Is Imran Khan peaking too soon?
If there is one word that best describes Imran Khan, it is ‘gravitas’.
Several years ago, I sat in on a meeting he had with the Woodrow Wilson Center’s president. As the Kaptaan thundered on about American drone strikes, one of the meeting’s female participants – who had earlier disclosed to me that she had long harbored a crush on Khan – suddenly spoke up.
“I can’t believe I’m in the same room as Imran Khan!” she gushed.
Khan’s towering frame stiffened. He paused, briefly regarded his admirer with a look of mild irritation, and then promptly returned to his anti-drone jeremiad without cracking a smile.
This intensity and seriousness of purpose have helped endear him to Pakistanis fed up with a government widely perceived as feeble and feckless. So has his ability to tap into the national zeitgeist and seize on grievances about corruption, injustice, and America – all while embodying the clean, honest, and non-dynastic qualities that have long eluded most Pakistani politicians.
Yet, who are these smitten ones? They are largely drawn from Pakistan’s social-media-exploiting, English-speaking, urban upper and middle classes. It is a demographic that, at least for now, remains a minority in Pakistan. For all the talk about rising urbanization, the nation’s population is still mostly rural, located in the bastions of political parties not named PTI.
Because of the lack of a census since 1998, it is impossible to provide exactitudes about Pakistan’s urban population. Yet by most indications, it is far from overwhelming. According to the most recent United Nations Population Division estimates, 36 percent of Pakistan’s population is urban – and less than 50 percent will be so in 2025. (The numbers rise somewhat when including the peri-urban areas adjoining Pakistan’s major cities.)
Significantly, poverty is widespread in rural areas, particularly among the landless (70 percent of Pakistan’s rural poor are landless). According to the Pakistan Agricultural Research Council, poverty levels exceed 60 percent in Balochistan’s horticultural zones, and reach nearly 70 percent in the desert areas of Punjab. In some swaths of Sindh, farmers spend nearly 90 percent of their incomes on food.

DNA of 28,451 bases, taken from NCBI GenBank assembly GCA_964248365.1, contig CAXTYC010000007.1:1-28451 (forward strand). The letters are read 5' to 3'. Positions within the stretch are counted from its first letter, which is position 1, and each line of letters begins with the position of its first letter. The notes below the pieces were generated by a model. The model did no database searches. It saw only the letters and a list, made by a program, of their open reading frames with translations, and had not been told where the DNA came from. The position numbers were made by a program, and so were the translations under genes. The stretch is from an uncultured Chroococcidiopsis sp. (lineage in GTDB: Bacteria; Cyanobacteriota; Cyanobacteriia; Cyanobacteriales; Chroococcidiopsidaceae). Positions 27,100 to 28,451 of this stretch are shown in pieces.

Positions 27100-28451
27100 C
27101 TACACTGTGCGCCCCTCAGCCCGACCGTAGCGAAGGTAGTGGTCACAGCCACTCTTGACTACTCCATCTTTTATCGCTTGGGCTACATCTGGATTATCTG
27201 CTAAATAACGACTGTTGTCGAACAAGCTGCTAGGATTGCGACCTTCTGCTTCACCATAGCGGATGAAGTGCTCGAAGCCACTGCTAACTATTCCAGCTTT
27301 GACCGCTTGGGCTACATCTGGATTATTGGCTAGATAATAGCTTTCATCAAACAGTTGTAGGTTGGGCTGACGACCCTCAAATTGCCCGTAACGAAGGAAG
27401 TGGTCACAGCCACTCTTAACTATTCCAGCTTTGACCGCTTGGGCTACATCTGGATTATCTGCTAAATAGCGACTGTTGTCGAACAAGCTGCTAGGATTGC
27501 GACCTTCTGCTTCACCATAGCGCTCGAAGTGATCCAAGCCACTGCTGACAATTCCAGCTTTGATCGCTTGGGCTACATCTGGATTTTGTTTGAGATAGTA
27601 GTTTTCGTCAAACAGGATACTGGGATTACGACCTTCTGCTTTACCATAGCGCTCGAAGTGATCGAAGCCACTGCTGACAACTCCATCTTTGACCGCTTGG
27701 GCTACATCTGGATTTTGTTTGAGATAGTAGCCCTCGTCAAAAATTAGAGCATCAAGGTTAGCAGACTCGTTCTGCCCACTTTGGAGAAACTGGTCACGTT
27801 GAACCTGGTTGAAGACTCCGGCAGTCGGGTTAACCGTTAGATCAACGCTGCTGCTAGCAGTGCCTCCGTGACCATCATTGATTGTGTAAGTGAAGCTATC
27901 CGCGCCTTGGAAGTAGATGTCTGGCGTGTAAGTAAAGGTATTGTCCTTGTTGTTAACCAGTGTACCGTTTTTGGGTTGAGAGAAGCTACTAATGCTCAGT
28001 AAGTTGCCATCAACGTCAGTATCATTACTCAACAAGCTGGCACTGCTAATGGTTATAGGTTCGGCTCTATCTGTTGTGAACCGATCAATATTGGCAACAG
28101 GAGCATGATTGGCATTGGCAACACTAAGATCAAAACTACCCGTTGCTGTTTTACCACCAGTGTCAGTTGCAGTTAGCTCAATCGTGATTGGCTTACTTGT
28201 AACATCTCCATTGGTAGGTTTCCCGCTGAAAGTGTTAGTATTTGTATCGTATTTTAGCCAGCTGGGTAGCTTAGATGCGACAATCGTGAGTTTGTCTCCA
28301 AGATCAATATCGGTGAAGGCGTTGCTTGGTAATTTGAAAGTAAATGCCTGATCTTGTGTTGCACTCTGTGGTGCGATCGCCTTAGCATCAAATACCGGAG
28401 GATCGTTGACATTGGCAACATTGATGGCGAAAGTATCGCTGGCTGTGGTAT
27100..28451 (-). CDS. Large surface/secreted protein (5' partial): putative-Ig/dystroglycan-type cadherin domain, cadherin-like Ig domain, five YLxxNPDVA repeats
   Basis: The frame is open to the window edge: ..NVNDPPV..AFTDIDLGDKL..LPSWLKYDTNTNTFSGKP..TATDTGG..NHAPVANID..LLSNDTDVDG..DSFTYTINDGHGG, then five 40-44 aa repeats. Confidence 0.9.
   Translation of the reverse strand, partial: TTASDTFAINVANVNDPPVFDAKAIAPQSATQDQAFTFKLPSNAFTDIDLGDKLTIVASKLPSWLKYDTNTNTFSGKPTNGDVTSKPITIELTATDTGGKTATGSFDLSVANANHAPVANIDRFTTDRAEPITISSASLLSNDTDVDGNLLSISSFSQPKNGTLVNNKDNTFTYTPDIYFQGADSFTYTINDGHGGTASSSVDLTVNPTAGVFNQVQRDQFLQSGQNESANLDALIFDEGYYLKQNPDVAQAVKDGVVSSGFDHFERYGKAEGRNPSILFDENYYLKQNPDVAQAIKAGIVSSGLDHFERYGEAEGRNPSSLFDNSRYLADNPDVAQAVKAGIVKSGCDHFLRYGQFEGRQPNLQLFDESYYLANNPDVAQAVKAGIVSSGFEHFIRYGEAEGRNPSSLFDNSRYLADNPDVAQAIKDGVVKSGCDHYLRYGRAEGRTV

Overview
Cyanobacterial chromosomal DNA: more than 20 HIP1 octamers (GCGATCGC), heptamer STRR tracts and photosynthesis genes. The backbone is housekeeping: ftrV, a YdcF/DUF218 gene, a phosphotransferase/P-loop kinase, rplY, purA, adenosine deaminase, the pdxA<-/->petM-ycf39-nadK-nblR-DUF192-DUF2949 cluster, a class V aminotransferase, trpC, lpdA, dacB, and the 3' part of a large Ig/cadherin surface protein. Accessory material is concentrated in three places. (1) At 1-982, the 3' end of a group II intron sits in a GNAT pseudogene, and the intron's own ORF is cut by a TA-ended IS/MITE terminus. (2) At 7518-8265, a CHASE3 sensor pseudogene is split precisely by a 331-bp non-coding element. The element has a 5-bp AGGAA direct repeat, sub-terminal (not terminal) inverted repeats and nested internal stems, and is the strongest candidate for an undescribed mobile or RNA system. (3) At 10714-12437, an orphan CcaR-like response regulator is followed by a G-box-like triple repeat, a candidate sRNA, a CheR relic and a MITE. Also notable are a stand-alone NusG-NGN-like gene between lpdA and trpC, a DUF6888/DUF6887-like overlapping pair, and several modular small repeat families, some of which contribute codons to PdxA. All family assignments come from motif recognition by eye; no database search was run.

These impoverished Pakistanis are presumably more partial to promises of roti (bread) than revolution. For them, talk about drone strikes and sovereignty violations amount to mere abstractions, and have little bearing on their daily struggle for survival. Hence their inclination to vote for the PPP or PML – or to vote for no party at all.
Then there is Khan’s impressive, yet deceptive, social-media-driven popularity. Internet connectivity rates are low in Pakistan, yet the small minority who use social media and support Khan are vocal and enterprising – and may exaggerate the extent of Khan’s support base. When every op-ed penned about Khan in the English-language press generates scores of online comments from his partisans, who in turn disseminate these articles via Twitter and Facebook, spawning another flurry of comments, eyebrows are raised- until we remember that relatively few Pakistanis use social media or read English-language newspapers.
This is not to say that Imran Khan’s popularity and significance are overstated. On the contrary; minor political figures do not mobilize 100,000 people in the strongholds of formidable rivals. Nor do they win over prominent figures from other political parties. Come the next elections, the PTI will certainly snare more than a few seats. One cannot rule out a possible partnership with the PML-N. And Pakistani youth have finally found a leader to whom they can relate. Ultimately, for young Pakistanis, the Khan phenomenon proves that there is hope in politics after all.
Still, Khan’s constituency represents a small subset of the population. The story could be different several decades down the road, when, if current projections hold true, a majority of Pakistanis live in cities, with outward migration from the hinterland having toppled the rural landholding structures that have sustained feudalism and served as the power centres of vested interests and dynastic politicians.
If Khan can maintain his appeal until then, he may one day become prime minister. But for now, the Kaptaan’s supporters will have to hope he hasn’t peaked too soon.
The views expressed by the writer and the reader comments do not necessarily reflect the views and policies of The Express Tribune.